AGRA President Agnes Kalibata Spearheads Call for Revolutionary Trade Models at AfCTA Session

By Elizabeth Shumbusho

Dr Agnes Kalibata, the president of AGRA Africa, set a transformative agenda at a crucial session of the Africa Continental Free Trade Area (AfCTA), held on the fringes of the World Economic Forum in Davos. The session, intricately themed ‘Movers and Shakers in Transformation: How Sustainable Business Models Are Delivering Africa’s Climate and Food Agenda,’ was a strategic initiative by AGRA, aiming to catalyze impactful advancements and meet the UN Sustainable Development Goals during the prestigious annual meeting.

Kalibata’s opening remarks underscored the urgency for a paradigm shift in the continent’s approach to food security and trade. This sentiment was profoundly echoed by Wamkele Mene, AfCTA’s Secretary-General, who highlighted the continent’s vulnerability in food imports, a situation exacerbated by global crises such as the recent Russia-Ukraine conflict. Mene identified the inherent paradox within the African continent: a region abundant in agricultural potential yet crippled by the absence of cohesive trade models and partnerships across the food value chain.

The session spotlighted specific national predicaments and opportunities, with Zimbabwe’s case presented as a stark example. Despite its status as a leading maize producer, the country faces staggering post-harvest losses. Mene detailed initiatives, including a promising collaboration between the Zimbabwean government and a Swiss company, aimed at introducing advanced post-harvest technologies to combat these losses.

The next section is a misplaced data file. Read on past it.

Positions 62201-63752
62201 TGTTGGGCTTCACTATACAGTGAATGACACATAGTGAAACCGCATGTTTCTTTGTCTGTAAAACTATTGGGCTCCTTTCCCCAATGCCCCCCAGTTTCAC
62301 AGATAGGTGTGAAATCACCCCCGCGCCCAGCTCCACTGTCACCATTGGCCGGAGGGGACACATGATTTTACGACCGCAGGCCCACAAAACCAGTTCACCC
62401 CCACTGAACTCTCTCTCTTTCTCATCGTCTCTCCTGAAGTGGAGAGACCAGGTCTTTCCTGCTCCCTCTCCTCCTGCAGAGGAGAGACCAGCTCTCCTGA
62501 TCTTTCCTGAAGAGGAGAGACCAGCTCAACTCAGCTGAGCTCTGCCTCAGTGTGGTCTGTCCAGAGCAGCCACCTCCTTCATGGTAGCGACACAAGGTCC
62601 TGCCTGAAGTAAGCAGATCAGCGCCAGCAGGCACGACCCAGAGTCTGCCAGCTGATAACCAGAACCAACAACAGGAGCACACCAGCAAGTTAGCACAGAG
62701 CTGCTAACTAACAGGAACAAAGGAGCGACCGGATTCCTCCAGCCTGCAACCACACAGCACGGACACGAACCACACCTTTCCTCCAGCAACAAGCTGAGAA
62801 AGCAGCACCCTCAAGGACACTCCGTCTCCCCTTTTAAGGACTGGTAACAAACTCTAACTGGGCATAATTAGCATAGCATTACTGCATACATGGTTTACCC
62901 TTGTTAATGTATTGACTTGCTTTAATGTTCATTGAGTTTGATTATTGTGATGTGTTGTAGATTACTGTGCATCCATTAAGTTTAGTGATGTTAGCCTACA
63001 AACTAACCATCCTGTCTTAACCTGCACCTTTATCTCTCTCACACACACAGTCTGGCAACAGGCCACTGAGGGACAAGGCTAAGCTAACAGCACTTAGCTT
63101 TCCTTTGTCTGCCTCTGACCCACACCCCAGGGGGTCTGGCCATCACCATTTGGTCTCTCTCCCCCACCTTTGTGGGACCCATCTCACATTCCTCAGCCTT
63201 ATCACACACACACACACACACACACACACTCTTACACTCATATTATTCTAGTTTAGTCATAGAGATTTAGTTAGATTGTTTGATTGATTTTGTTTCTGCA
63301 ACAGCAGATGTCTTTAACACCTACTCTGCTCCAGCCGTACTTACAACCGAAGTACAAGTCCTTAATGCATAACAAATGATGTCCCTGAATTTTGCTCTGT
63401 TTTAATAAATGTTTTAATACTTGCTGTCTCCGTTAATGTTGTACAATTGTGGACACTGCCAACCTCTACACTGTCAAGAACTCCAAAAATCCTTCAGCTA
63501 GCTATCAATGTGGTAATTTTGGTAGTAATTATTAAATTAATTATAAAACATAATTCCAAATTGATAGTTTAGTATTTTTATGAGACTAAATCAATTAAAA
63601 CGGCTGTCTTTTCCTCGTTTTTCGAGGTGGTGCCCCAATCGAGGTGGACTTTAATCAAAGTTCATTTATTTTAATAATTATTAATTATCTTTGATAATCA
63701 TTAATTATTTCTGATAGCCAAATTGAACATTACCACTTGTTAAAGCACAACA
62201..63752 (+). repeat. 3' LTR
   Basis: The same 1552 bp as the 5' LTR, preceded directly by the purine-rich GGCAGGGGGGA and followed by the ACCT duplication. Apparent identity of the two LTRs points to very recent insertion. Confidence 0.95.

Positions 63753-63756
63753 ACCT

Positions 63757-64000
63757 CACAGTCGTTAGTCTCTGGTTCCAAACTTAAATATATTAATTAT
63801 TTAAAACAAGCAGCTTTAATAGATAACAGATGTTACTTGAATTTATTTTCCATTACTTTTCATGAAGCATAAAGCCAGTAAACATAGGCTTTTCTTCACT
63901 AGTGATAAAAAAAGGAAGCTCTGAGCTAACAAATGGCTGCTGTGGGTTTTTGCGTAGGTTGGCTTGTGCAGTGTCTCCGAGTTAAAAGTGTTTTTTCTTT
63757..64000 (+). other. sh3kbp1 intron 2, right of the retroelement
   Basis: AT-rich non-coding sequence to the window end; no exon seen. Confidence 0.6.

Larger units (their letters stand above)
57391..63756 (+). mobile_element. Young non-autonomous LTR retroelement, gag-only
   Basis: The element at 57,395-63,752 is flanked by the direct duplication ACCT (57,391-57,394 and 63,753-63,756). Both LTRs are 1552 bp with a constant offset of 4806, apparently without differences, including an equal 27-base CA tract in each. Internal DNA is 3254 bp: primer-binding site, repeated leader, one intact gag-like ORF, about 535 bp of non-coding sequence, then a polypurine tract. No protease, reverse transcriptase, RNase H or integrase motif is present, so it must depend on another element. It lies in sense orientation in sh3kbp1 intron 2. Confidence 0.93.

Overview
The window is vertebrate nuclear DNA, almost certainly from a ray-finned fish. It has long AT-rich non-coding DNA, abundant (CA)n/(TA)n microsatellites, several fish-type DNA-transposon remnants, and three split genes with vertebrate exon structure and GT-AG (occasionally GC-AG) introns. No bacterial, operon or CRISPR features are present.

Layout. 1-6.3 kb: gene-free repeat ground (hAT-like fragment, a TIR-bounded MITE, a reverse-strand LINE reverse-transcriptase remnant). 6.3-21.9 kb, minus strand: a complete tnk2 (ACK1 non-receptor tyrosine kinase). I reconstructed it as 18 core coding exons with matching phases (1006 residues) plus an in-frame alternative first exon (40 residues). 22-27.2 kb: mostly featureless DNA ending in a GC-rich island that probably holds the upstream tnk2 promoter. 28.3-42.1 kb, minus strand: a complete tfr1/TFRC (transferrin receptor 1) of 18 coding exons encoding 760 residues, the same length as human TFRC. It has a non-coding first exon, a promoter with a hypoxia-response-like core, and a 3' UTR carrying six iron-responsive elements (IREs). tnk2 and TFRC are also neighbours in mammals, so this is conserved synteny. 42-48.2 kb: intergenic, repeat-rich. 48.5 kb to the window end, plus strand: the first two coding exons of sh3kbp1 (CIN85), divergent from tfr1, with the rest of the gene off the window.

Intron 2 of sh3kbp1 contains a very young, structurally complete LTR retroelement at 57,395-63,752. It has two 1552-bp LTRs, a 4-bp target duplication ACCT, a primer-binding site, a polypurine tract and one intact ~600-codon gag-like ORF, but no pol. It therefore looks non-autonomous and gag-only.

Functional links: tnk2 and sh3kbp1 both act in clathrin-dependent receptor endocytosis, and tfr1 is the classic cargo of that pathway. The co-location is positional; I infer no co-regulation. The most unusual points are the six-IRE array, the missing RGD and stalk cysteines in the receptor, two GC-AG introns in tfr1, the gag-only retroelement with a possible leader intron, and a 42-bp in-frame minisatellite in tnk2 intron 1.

Mene further emphasized the foundational role of policies like the Comprehensive Africa Agriculture Development Programme (CAADP) and the African Organization of Standards in fostering a conducive environment for agriculture and trade. He advocated for a synergistic approach, integrating robust trade regulations and models designed to escalate food productivity, projecting a positive outlook for the continent’s food security.

Complementing these insights, Marisa Soars from Yara Asia and Africa, stressed the critical need for inclusivity in the envisioned trade models. She underscored the success of inclusive, collaborative efforts in enhancing rice production and trade in Tanzania, advocating for similar partnership-driven approaches across the continent.

A representative from Rabobank highlighted the importance of sustained, long-term collaborations that extend beyond immediate crisis responses, citing the Sustain Africa Initiative as a testament to the enduring impact of strategic partnerships.

The session also delved into the transformative potential of technology in agriculture, with a focus on making data accessible and affordable, especially for smallholder farmers. The need for comprehensive digital education to keep the farming community abreast of technological advancements was also emphasized.

Kalibata reiterated the session’s primary objectives: to critically assess the challenges plaguing Africa’s agricultural sector and to collectively formulate robust strategies that would enhance intra-African trade, boost production, and ensure food security. The discourse at Davos mirrored a steadfast commitment to fostering an empowered, self-sufficient Africa through innovation, collaboration, and strategic policy-making.


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